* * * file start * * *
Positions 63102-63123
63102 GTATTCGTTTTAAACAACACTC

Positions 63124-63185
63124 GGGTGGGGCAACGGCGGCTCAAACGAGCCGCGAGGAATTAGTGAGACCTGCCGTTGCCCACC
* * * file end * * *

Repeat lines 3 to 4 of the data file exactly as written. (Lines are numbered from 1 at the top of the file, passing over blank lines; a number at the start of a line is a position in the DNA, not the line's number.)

Positions 63124-63185
63124 GGGTGGGGCAACGGCGGCTCAAACGAGCCGCGAGGAATTAGTGAGACCTGCCGTTGCCCACC